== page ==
The 2021 Natural Resource Governance Index was published at the end of July, with Ghana being awarded a score of 69 per cent. That is a 13-point improvement on the previous edition in 2017.

A slight upturn that should not detract attention from ongoing problems and performance that is less good than in the oil and gas sector.

This index produced by the Natural Resource Governance Institute (NRGI) is an analysis tool that looks at individual countries and sectors. It serves as a roadmap for reforming policy and practices in the extractive sector.

The 2021 edition of the index highlights three major trends in Ghana: an improvement in governance of fiscal rules and local impacts, better management of mining income and a lack of access to data.

In the first component of this study, which focuses on value realisation (quality of governance regarding allocating extraction rights, exploration, production, environmental protection, revenue collection and state-owned companies), the country gets a score of 83/100. That represents a ten-point improvement in taxation governance since the 2017 RGI, driven mostly by the adoption of the Revenue Administration Act, which empowers the Ghana Revenue Authority to audit all businesses. Oversight measures also prevent tax revenue leakage and mandate external audits of all government agencies.

The main remaining issue is the complete lack of any government policy in place to publicly disclose mining sector contracts.

Despite some progress as a result of the 2019 Companies Act, information about financial assets and beneficiaries is still insufficient. This prevents civil society stakeholders from identifying any potential conflicts of interest in the extractive sector.

Mining revenue management: Could do better

The second component of the study on managing mining revenue was awarded a significantly lower score of 54 out of 100. Worth noting is the 34-point increase in the national budgeting subcomponent as a result of the adoption of the 2018 Fiscal Responsibility Act, which introduced rules governing public expenditure.

Although new tax laws have improved mining revenue, the mechanisms in place for dividing up this revenue are still insufficient. While the extractive industries’ transparency initiative was used to audit the transfer of revenue to subnational governments, no oversight bodies have been appointed to audit these transfers at the national level.

In the third component, which focuses on the global environment, Ghana was awarded a score of 71 out of 100. While Ghana’s generally favourable business environment has enabled some improvements in the country’s resource governance, the poor rating on the open data subcomponent casts a shadow over this state of affairs.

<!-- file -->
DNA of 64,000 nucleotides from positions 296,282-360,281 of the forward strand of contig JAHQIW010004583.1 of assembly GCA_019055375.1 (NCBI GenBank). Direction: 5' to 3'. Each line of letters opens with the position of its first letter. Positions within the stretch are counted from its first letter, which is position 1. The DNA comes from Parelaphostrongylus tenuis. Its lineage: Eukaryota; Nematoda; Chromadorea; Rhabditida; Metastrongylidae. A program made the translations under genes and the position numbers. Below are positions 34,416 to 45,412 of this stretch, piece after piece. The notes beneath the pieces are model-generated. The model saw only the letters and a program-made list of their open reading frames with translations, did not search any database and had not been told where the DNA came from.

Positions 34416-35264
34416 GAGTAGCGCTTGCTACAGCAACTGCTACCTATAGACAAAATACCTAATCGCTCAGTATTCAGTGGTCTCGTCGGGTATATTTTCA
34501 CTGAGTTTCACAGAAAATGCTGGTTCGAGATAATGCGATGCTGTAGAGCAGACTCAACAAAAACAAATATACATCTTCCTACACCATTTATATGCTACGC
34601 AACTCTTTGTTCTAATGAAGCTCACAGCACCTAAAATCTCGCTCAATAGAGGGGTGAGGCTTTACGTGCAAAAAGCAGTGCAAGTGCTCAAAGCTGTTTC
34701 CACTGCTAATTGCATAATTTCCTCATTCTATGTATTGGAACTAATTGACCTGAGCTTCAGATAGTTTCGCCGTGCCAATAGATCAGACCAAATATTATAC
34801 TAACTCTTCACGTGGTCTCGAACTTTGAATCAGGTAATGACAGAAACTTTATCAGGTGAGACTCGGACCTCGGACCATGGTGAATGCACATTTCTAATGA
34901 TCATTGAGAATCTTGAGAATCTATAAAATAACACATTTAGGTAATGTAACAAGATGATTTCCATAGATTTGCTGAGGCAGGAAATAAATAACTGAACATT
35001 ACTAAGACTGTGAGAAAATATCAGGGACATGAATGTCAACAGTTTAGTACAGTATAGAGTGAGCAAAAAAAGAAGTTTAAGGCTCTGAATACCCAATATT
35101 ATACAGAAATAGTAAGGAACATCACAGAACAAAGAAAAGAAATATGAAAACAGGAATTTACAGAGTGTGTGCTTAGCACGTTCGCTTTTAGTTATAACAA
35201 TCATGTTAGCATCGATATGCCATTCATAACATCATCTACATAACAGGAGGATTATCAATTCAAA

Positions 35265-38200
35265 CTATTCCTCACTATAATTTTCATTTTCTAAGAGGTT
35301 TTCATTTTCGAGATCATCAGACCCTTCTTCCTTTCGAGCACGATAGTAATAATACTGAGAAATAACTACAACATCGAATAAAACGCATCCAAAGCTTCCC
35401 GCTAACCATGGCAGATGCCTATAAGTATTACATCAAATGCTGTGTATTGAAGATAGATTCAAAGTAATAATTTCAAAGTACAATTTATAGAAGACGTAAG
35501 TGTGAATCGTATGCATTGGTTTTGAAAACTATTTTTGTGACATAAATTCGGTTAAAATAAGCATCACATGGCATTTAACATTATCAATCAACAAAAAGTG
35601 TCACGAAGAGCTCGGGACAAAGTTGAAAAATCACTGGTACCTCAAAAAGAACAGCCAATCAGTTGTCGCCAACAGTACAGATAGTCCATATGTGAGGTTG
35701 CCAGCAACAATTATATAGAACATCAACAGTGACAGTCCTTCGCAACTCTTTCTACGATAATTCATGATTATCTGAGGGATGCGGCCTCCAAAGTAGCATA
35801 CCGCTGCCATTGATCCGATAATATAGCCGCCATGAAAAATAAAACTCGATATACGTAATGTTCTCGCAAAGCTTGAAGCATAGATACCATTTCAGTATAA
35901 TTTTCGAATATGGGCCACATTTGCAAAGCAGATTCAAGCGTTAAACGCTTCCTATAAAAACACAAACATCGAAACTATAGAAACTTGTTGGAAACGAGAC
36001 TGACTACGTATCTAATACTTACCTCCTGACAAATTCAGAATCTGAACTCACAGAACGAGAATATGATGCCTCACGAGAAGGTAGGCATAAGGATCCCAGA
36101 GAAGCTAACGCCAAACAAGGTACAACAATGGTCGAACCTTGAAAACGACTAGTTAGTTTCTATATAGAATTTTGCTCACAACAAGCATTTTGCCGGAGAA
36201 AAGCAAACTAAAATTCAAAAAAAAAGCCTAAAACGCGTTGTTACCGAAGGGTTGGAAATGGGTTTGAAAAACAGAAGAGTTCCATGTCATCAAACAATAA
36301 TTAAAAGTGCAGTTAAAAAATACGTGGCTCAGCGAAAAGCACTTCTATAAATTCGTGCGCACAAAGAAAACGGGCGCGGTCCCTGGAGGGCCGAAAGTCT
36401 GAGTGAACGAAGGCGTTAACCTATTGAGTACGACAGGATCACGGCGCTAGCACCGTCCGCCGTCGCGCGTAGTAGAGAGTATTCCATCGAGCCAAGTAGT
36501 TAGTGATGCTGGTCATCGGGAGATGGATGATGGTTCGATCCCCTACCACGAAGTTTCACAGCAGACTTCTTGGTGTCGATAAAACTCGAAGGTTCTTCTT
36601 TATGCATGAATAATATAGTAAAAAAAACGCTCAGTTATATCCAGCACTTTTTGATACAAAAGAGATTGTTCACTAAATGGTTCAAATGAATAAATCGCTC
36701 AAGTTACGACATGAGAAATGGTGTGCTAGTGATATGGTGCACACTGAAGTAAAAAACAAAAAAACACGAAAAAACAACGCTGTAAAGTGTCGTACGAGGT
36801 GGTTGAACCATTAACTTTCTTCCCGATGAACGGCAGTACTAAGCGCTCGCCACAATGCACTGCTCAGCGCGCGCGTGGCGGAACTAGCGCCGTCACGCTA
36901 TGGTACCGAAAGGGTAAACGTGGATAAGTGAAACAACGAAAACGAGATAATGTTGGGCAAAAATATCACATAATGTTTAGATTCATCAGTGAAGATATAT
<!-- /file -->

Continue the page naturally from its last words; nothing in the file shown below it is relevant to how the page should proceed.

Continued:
The lack of a centralised data portal with key information on gold reserves, production statistics and exports prevents transparent management of gold mining.

The quality of the laws relating to goldmining in Ghana (22-point increase) and their enforcement have both improved since the 2017 RGI.

In particular, these improvements have been driven by the passing of the 2018 Fiscal Responsibility Act and the appointment of the Budgetary Responsibility Council in 2019. During the same period, practice scores improved by 15 points, mostly due to enhanced environmental and social impact assessments for Ghanaian gold mining projects.

However, despite this dual improvement, the gap between them has widened from -8 to -15.

Ghana governs oil and gas better than mining

Ultimately, these various problems have meant that the way in which the oil and gas sector is governed outperforms the way in which the gold sector is governed.

The Ghanaian oil and gas sector got better results than its mining sector. This is due to greater transparency and a more robust legal framework – particularly when it comes to granting licences and regarding taxation. Despite the improvement in the overall score awarded to the mining sector, a nine-point difference still remains between the two extractive sectors.

To address this, the NRGI experts are asking the authorities concerned to speed up their review of the 2006 Minerals and Mining Act to strengthen the legal framework governing the mining sector. Enhanced disclosures are needed regarding licensing, beneficial ownership information and asset declaration by public officials.

They are appealing to them to adhere to open data principles, in line with their commitments and to ensure compliance and enforcement of existing laws in the mining sector so that people and companies do not lose faith in the legal framework.

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